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Shifts in the local art market

Dec 17 2019 12:19
Johan Myburg
strauss & co, Alastair Meredith

Alastair Meredith, art specialist at Strauss & Co. (Picture: Supplied)

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The past year won’t be remembered for being a pinnacle in prices at art auctions. 

Nothing matched the excitement on an international scale as the sale of two Amedeo Modiglianis a couple of years ago, which fetched $179m and $170m respectively. 

Inevitably no sale got close to the Salvator Mundi of Leonardo da Vinci, which sold for a record $450m in 2017. 

Claude Monet’s Meules (1890) was sold for just over $110m at a Sotheby’s auction in New York in May – delivering the highest price during the first half of the year.

Anything that was sold for more than $50m this year was viewed by international auctioneers as a good price. 

Sales at Christie’s November auction of impressionistic and modern art in New York was 52% less than its May auction. 

Sotheby’s saw a 40% drop between their two auctions held in May and November.

Economic limitations, political instability and especially talks about impeachment of the US president, together with the Brexit issue on the other side of the Atlantic, dampened sales. 

Buyers, as a result of these factors, kept cash in their pockets rather than spending it on very expensive art.

Even though art buyers on the international market are tightening their belts, and this trend is discernible in South Africa’s secondary art market (art auctions), it doesn’t mean buyers aren’t investing in the so-called middle market. 

In any event, shifts are perceived in SA’s secondary market and for art in the middle-price segment.

This segment, which until recently mainly included traditional landscapes and ocean scenes, started to present “softness” while black modern and contemporary artists gained more prominence, says James Sey, marketing and research head at Aspire Art Auctions.

“Aspire has put in a lot to develop the value of black South African artists such as Gerard Sekoto, George Pemba, Dumile Feni and Julian Motau and we’re starting to see a shift in interest from collectors in this segment,” says Sey. 

“This interest points to a change in the buyers profile and we hope to build out the corps of new buyers.”

The fact that the demand for some artists’ work declined over the last couple of months, is confirmed by Alastair Meredith, art specialist at Strauss & Co. 

But, he adds, the local art market is healthy. 

“On Strauss & Co’s March auction in Cape Town, we had four works selling for more than R10m each and one of them, Irma Stern’s Arab (1945), sold for just over R20m,” he says.

In addition, a new record was set for a bronze sculpture by Anton van Wouw when his maquette of Paul Kruger sold for just under R10.5m in May. 

This was a confirmation of the fact that quality works with a solid heritage will always attract buyers.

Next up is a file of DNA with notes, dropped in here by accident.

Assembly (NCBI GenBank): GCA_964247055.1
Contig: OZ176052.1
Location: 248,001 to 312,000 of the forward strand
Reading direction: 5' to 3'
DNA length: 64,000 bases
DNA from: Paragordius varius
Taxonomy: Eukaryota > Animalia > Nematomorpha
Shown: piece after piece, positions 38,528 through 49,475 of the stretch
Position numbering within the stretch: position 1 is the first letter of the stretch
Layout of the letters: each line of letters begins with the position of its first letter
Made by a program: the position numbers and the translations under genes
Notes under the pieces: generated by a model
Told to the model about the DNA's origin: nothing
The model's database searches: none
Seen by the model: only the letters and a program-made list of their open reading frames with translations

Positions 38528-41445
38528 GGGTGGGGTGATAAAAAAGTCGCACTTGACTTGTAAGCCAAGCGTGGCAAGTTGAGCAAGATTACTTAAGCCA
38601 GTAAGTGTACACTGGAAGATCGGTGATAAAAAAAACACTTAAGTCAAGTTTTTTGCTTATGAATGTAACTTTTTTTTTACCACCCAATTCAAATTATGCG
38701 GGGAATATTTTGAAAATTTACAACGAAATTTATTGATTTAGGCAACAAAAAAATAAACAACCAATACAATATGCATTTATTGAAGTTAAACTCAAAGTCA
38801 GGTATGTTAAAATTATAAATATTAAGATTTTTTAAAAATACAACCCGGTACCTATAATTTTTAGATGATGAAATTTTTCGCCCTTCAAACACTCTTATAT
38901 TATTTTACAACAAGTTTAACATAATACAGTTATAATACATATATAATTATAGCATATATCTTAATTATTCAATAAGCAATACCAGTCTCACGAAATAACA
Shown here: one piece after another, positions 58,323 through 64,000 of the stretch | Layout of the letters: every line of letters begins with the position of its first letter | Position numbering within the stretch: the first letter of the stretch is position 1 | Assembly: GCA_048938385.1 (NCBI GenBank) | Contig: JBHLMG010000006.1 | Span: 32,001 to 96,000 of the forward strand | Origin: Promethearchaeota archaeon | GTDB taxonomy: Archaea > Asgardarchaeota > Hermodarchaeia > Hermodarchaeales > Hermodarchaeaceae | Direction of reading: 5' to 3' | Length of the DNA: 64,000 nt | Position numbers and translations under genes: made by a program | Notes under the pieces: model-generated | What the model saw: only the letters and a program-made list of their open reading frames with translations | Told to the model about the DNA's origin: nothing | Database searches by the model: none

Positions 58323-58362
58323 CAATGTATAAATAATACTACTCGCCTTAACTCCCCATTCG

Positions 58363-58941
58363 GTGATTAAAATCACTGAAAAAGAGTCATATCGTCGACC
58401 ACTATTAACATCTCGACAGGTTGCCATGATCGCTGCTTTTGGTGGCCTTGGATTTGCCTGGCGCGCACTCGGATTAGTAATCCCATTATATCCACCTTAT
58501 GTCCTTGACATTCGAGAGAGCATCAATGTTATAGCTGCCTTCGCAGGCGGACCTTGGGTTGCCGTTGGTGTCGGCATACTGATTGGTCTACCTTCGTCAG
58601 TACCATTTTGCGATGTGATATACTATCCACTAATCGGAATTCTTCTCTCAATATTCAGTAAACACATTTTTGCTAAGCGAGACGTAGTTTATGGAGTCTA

Marlene Dumas’s Love Lost (1973/1974) was Aspire's crown jewel this year when the bid landed at R7.3m – much more than the estimated R5m.

Incidentally, Dumas and William Kentridge are listed among the world’s 100 top artists measured by turnover, according to The Contemporary Art Market Report 2019.

Meredith and Sey each chose three South African artists, from a plethora of possibilities, to keep on one’s radar next year. 

Meredith’s list includes Simphiwe Ndzube, who was born in Hofmeyr in the Eastern Cape and who is residing in Los Angeles today, precisely due to his carnivalesque portraits and theatrical landscapes; Igshaan Adams, last year’s Standard Bank Young Artist for Visual Art for his ingenious wall tapestries; and Kevin Roberts, painter and sculptor who died in 2009 at the age of 44.

Sey’s choices fell on Bambo Sibiya, the 2012 winner of the Gerard Sekoto prize; Billie Zangewa, an artist who made her mark with two-dimensional works in silk; and Blessing Ngobeni, this year’s Standard Bank Young Artist for Visual Art. 

I’ll spend money on the following works

Alastair Meredith, art specialist at Strauss & Co

Local: Ten years ago, Daniel Naudé compiled a photo series of Africanis dogs. One of these works will without a doubt be one of my choices.

International: I’m mad about inter-war British modernism and would therefore not mind owning a small Edward Wadsworth wood engraving.

James Sey, marketing and research head at Aspire Art Auctions

Local: Blessing Ngobeni – his work is still affordable, and his style and thematic choices are so in touch with what’s happening worldwide.

International: The Nigerian modern artist Ben Enwonwu, whose work is surfacing worldwide at art auctions. 

It’s wonderful that he receives this recognition. 

This article originally appeared in the 12 December edition of finweek. Buy and download the magazine here or subscribe to our newsletter here.

auctions  |  art  |  international
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